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As daytime caregiver for the old man, Nader hires the traditionally clad Razieh. A weary mule of endurance (Sareh Bayat is outstanding), she is not only pregnant but pressured by her unemployed husband, who is prone to macho violence and verbal pieties. Razieh’s darling girl tags along, and her consuming eyes are the innocent mirror — along with those of the grandfather and endearingly worried Termeh — of mounting desperation. This involves threats from the hothead husband (Shehab Hosseini, frightening but human).

A Separation is in the Jean Renoir tradition of “everyone has their reasons.” Director-writer Asghar Farhad never sits in judgment. We absorb the truths intimately from actors so transparently truthful and free of mannerisms that we could almost think this is a documentary. There is a visible subtext: the misogyny of the Islamic Republic, which has embedded in its pious laws and politics a civil war between men and women.

Oscar buzz: I am not dazed by the Oscar nominations announced Tuesday. What did daze me was the Los Angeles Times’ full-page ad (January 15) for its glam-crazed awards section, The Envelope, blithely equating George Clooney and Cary Grant. That night, gilding the comparison, Clooney did a swinging-penis joke at the Golden Globes. Grant, by the way, was not a Globes guy. He lost five times and was never nominated for his best work.

Newsreel: Great boxer Joe Frazier died at 67 on November 7, 2011, and the San Diego Black Film Festival opens its tenth run on Thursday (January 26) with Joe Frazier: When the Smoke Clears, a documentary by Mike Todd (no, not Liz Taylor’s Mike Todd). Over 100 movies, mostly shorts, are in the downtown event for four days, plus panels, mixers, parties. Check it out at sdbff.com.

Reviewed in the movie capsules: Addiction Incorporated, The Dead, Granito: How to Nail a Dictator, Haywire, Man on a Ledge, Red Tails, Underworld: Awakening.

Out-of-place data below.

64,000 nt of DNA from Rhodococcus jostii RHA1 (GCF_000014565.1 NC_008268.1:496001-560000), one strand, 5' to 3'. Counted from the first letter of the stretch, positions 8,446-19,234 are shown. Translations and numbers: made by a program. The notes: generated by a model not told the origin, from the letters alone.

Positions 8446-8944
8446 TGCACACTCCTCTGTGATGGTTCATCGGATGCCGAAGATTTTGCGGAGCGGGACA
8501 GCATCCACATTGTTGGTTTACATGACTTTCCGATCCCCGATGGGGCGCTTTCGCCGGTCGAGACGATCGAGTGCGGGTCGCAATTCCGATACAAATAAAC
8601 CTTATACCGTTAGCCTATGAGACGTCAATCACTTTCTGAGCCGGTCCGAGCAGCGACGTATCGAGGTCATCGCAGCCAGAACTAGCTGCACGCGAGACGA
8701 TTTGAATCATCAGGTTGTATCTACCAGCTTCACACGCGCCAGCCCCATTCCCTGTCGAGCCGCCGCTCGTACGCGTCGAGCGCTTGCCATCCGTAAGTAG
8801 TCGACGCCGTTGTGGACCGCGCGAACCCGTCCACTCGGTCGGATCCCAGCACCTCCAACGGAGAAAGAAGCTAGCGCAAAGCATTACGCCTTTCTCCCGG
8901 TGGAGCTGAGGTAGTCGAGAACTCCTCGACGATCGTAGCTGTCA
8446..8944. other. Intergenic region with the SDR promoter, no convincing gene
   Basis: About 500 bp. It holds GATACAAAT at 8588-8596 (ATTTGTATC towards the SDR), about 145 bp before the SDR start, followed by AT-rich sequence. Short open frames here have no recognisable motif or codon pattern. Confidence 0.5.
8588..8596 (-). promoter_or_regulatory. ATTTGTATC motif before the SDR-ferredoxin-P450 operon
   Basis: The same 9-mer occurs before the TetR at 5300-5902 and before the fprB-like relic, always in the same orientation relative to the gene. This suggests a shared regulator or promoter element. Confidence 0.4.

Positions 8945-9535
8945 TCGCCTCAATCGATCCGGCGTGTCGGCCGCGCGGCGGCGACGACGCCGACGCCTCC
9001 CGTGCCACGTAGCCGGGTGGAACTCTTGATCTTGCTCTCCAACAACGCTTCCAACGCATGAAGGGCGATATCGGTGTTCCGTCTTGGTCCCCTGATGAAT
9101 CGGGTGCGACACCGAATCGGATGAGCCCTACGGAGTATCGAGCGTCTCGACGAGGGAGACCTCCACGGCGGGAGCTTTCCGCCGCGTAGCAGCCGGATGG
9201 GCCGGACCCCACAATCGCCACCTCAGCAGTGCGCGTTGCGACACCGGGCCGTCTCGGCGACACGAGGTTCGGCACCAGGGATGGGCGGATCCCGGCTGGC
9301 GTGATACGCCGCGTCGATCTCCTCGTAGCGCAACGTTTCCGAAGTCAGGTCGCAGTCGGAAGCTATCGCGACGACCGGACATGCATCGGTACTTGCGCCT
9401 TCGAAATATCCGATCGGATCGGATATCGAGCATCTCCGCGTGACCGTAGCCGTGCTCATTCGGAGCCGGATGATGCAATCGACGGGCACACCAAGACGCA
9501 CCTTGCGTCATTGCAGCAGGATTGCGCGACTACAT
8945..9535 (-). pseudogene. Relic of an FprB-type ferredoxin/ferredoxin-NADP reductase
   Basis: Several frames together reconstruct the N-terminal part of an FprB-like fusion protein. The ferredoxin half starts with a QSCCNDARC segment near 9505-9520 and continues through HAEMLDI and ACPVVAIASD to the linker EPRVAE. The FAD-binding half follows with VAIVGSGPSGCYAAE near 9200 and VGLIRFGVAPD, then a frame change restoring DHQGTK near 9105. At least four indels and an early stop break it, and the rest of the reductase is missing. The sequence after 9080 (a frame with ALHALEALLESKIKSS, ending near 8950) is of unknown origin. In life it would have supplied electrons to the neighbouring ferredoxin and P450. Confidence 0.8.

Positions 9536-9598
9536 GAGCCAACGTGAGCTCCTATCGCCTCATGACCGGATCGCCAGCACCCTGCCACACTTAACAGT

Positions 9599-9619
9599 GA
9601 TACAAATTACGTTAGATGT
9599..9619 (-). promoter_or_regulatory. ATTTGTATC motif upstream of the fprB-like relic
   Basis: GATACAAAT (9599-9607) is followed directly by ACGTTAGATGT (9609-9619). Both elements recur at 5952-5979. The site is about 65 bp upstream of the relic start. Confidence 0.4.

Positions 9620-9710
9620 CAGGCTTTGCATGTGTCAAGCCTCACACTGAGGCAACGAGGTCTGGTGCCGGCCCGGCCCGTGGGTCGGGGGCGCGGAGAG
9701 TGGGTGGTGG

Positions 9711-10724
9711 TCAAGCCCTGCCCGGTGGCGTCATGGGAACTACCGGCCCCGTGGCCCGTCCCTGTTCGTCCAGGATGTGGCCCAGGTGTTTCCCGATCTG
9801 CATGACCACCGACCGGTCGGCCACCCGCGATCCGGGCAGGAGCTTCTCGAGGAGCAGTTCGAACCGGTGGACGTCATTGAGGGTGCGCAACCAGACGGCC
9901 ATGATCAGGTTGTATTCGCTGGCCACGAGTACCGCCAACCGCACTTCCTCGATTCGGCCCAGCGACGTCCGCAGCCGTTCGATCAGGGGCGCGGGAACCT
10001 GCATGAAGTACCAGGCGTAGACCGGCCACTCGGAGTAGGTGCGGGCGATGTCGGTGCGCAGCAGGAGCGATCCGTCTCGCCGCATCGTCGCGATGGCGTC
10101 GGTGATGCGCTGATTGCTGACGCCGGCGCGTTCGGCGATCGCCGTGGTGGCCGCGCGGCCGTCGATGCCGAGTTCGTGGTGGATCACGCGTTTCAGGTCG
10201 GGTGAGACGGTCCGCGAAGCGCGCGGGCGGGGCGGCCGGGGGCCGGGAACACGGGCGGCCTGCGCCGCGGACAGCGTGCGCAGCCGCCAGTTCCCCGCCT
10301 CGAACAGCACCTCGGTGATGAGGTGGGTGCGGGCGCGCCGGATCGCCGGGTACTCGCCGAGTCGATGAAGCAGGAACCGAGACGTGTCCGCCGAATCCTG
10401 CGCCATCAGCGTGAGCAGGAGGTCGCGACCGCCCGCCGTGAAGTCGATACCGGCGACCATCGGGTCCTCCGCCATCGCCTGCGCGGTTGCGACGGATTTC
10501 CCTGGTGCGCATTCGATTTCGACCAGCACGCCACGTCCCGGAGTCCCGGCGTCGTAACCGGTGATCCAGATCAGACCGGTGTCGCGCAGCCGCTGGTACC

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Javajoe25 Jan. 26, 2012 @ 7:07 a.m.

Let's be honest: anyone who looks at Glen Close for one minute and thinks she is a man must be on drugs. That film presumes the audience is willing to go along with the charade for the sake of the movie, but I just felt like I was participating in some childish nonsense the whole way through. What a farce.

As for "Separation," I told my friend Parviz, an Iranian immigrant not to go see the film as it will only make him feel embarrassed for his countrymen.

While I found the subject matter of the film interesting enough, the peculiar behavior of the characters, between phoning mullahs to see if it was a sin to cleanse a dirty man, and slapping oneself because of the shame brought on by the wife's behavior, caused me to feel I was watching a travelogue film about some bizarre, primitive people, disconnected from the modern world, and far removed from any education or science.

Some may want to raise Hoo-Ha's for such a film even being produced by an Iranian company, but I suspect the film maker knew part of the success of the film would be due to the rest of the world being given a glimpse of what life is really like in a culture that adheres to 7th century beliefs. It is unique; but is it really good?


Joaquin_de_la_Mesa Jan. 26, 2012 @ 12:44 p.m.